Why Even Ambitious People Rarely Become Successful

ambitious

Success is not extrinsic… It’s not measurable.

“Success” can only truly occur internally, because it is based on emotion. At the most basic level, success is your relationship with yourself. Most people are living a lie. They purposefully ignore and distract themselves from what they deep down want for themselves.

Many people want something more for themselves. They have dreams and ambitions. Yet, few of these people ever get what they intended.

Being ambitious isn’t enough. Far more important than ambition is commitment.

When you’re committed to something, you will be and do what is required for the attainment of that thing. You’ll stop wondering and start building. You’ll stop being distracted and start learning. You’ll start connecting. You’ll start failing. You’ll get what you want, rather than have a long list of “ambitions.” You’ll have actual accomplishments that reflect your inner goals and values. Your external environment will reflect your deepest internal views and aims.

If you’re committed to a marriage, you’ll change in whatever ways are necessary for your marriage to thrive. You’ll become what is required to make it work. If you’re committed to your craft, you’ll change and become what is required to do work at the level of your desire. You won’t point to your limitations with a victim mentality. You’ll change your limitations so they stop stopping you.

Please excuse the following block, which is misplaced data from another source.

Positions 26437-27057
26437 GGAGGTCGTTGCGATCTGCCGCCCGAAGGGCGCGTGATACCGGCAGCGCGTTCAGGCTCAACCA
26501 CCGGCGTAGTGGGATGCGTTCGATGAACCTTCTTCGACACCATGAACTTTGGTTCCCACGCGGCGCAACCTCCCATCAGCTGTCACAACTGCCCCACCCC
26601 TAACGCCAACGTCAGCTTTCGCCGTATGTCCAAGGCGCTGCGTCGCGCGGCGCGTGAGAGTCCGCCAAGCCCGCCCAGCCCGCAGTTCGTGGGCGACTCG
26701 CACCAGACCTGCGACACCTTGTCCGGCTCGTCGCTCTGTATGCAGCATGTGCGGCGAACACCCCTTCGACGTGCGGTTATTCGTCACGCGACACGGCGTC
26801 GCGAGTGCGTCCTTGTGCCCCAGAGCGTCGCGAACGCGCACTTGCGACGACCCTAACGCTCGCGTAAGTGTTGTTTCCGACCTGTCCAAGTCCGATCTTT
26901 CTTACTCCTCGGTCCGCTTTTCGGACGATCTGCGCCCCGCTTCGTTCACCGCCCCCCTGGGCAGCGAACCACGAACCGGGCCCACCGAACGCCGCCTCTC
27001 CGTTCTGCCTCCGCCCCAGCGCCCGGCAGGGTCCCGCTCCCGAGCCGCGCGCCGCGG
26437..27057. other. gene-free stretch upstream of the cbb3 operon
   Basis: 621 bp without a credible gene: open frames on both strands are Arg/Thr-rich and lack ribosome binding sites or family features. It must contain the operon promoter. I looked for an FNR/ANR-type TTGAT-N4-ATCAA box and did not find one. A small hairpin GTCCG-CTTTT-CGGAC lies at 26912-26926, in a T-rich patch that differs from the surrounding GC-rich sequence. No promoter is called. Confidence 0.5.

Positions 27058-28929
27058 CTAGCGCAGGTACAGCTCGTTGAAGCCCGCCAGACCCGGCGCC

Only those who are truly committed will become a new and different person in order to live their commitment.

If you’re not willing to change, then you aren’t committed to anything beyond what you currently have. If you don’t believe you can change, then you can’t commit to anything beyond what life randomly throws at you.

The Myth Of The “Unchanging” Self

“Become a millionaire not for the million dollars, but for what it will make of you to achieve it.” — Jim Rohn

Your life is a reflection of you. If you want to change your life, you have to change yourself. If you want to change the world, you have to be that change.

If you want to become a millionaire, you need to become the kind of person that can do that. If you want healthy relationships, you need to become the kind of person that has healthy relationships.

Interestingly, in our Western Culture, we falsely emphasize fixed traits and “personality” types. We believe very strongly in an unalterable “nature” which is uninfluenced and untouched by the environments in which we reside.

We believe something about us is self-contained, and exists outside of space and time. This is individualism at it’s finest, and it leads us to believe in some theoretical and “true” version of ourselves, which cannot and does not change.

The truth is that you are always changing. Your brain and even biology are highly malleable. Your worldview is continually integrating new information. When you change a part of any system, you change the whole. Thus, overtime, as you have new experiences, surround yourself with new people, and learn new things, you emerge as a new person. Yet, these changes occur gradually and in real-time, and thus are almost impossible for you to notice.